DAVID GULPILIL: Well, yeah, the campsite here, myself and my wife, Miriam (phonetic), and that's my son there, and the (inaudible) family, they keep me company here.
And that's why I don't want to get hurt from some strangers, people come, or some of the things and all that, so, they're here, like, my brother in law and my aunty there, and my two brothers-in-law, and my granddaughter over there, and yeah…
TONY EASTLEY: So it's an extended family that you've got here with you?
DAVID GULPILIL: Yes. And they all adults, though. But no kid, they all adults.
TONY EASTLEY: And so you're not doing this for any political purpose, I mean, it's just David Gulpilil wanting to be close into the CBD, close into the city, is it?
DAVID GULPILIL: Yeah, closer to the city, I'm camping here, because I'm still looking around for the renting house, or renting flat. I have a job, but the money's coming too slow.
TONY EASTLEY: Now, you've got some paintings in front of you here. What are they for?
DAVID GULPILIL: Well this one here is for an art exhibition, this, I'm painting at the mall.
TONY EASTLEY: This is the mall in Darwin in central Darwin?
DAVID GULPILIL: Yeah, in Darwin. One, I did painting for administrator, yeah, administrator Ted Egan - one painting for him there now.
TONY EASTLEY: So while you're sitting here in your campsite you've been painting for the administrator?
DAVID GULPILIL: Yeah. I've been painting (inaudible) administrator, and he came up here… he came down and saw it.
TONY EASTLEY: Was he happy?
DAVID GULPILIL: Yeah, I think so (laughs).
TONY EASTLEY: And what would a painting like that sell for?
DAVID GULPILIL: Like $1,100. $1,500 or $1,000, something like that, and now I've got about two scripts coming up, and a music script coming up. And about three weeks time I will be introducing the band group from throughout Territory.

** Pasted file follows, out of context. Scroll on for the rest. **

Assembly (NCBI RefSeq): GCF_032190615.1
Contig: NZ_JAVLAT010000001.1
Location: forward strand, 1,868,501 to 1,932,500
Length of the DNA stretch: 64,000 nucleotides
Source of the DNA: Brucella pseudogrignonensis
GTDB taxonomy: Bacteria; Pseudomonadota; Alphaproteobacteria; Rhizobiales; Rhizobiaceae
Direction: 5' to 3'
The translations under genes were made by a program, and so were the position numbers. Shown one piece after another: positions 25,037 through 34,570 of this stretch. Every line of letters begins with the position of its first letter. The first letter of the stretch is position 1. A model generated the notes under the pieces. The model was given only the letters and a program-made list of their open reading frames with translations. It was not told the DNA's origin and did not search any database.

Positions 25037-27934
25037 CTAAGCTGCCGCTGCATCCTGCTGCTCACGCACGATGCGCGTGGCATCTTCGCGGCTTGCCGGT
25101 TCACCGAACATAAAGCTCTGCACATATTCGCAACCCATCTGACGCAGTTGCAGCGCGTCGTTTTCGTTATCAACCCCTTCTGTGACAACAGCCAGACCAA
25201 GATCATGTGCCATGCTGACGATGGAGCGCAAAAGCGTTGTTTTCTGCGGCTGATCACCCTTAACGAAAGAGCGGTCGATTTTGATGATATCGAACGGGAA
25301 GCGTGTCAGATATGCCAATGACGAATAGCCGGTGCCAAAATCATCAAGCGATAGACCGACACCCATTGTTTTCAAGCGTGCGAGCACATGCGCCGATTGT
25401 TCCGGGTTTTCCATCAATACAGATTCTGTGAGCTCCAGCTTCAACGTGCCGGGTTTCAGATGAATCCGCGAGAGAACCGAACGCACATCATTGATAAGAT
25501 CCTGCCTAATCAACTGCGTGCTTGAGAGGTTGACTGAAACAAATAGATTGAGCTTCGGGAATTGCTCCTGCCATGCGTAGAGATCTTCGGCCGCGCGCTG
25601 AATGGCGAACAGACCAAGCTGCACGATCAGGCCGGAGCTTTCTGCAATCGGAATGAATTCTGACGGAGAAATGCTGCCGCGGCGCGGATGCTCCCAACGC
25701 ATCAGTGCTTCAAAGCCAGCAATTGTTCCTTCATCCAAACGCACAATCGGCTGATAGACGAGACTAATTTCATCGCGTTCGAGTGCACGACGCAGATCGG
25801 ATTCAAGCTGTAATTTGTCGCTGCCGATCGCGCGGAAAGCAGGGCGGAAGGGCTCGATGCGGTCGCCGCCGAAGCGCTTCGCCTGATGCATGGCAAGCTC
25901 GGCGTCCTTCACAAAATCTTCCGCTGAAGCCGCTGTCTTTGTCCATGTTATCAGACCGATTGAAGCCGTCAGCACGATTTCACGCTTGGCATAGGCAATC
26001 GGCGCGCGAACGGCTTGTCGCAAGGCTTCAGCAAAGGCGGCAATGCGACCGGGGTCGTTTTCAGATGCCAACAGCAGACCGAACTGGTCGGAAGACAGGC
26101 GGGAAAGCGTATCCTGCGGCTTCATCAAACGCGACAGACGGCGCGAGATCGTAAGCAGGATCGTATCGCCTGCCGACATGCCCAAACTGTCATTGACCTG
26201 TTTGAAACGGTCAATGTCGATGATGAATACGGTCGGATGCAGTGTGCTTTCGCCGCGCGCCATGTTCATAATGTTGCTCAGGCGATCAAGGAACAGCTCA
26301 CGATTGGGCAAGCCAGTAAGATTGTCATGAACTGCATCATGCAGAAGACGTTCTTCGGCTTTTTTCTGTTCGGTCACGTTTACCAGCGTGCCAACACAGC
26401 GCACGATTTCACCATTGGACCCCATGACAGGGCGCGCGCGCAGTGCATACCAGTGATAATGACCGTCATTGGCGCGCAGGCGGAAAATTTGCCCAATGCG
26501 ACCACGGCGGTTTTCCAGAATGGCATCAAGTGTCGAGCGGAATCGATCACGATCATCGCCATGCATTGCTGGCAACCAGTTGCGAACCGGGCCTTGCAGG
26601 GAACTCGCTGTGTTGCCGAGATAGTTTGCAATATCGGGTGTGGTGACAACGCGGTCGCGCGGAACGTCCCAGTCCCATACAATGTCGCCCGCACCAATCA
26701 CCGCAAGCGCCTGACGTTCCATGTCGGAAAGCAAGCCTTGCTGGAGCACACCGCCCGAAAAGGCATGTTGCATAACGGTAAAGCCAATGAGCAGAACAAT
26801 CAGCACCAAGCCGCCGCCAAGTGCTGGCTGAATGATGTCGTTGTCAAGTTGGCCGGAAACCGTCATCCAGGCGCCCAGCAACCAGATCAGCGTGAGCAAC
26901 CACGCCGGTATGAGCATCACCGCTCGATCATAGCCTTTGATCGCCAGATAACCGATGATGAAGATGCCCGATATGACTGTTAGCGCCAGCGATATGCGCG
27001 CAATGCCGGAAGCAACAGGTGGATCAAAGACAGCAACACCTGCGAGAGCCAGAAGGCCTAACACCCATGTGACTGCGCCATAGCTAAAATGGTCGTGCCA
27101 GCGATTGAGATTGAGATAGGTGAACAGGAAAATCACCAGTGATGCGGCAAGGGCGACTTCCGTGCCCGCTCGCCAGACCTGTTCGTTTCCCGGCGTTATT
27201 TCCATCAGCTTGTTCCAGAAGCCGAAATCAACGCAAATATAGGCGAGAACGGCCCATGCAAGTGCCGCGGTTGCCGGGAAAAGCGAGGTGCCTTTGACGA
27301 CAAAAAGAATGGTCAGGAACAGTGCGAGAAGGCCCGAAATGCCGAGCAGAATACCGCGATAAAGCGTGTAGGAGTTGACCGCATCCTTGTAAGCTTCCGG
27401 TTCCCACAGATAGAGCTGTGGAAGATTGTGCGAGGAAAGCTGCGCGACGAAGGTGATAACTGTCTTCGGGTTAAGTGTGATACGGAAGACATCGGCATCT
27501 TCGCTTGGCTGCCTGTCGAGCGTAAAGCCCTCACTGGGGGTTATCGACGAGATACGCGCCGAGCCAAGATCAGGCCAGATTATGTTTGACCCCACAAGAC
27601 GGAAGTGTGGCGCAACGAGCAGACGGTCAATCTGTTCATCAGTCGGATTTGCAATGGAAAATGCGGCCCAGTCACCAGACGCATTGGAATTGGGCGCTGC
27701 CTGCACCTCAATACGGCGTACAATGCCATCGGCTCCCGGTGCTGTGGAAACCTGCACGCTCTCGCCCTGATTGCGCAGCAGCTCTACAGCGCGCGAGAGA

TONY EASTLEY: How do you think Indigenous people are being treated these days? Is it better, is it… are Indigenous people getting a better deal, do you think?
DAVID GULPILIL: (Inaudible) that walking around the street and they're sleeping in the long grass, sleeping like this… and I've been kicked out, maybe two three or four times from all different places, and they would complain about my noise.
TONY EASTLEY: And you've got a didgeridoo, you play the didgeridoo here as well?
DAVID GULPILIL: Yeah I got didgeridoo here. One here, and two, I've got didgeridoo. And I sit out here at night time, sing, because I haven't got a radio. And that's why I have to entertain myself with my own clapstick and didgeridoo.
TONY EASTLEY: Is there a need for official campsites or something better for where people want to stay in Darwin?
DAVID GULPILIL: Yeah, people need, you know, people like, people like me and the other people that sleeping in the long grass, and the people that need campsite, campsite that council can look after it, and then, part of the community. I haven't got a house. So then I have to move around and camp places like this here. And, well there's no stove, no nothing, I've got a billy boil there, and I am cooking it now, tea.
And I get meat and cook 'em down here. I go down there, down the beach, I get 'em sting ray, I cook them, come down here, and then they clean up… every morning I clean up these things and I put them in a trolley and we just chuck them down in all them rubbish, and stuff and all that.
TONY EASTLEY: David Gulpilil, and since I spoke to him, he's again been approached by police, and he's been moved along.
© 2005 Australian Broadcasting Corporation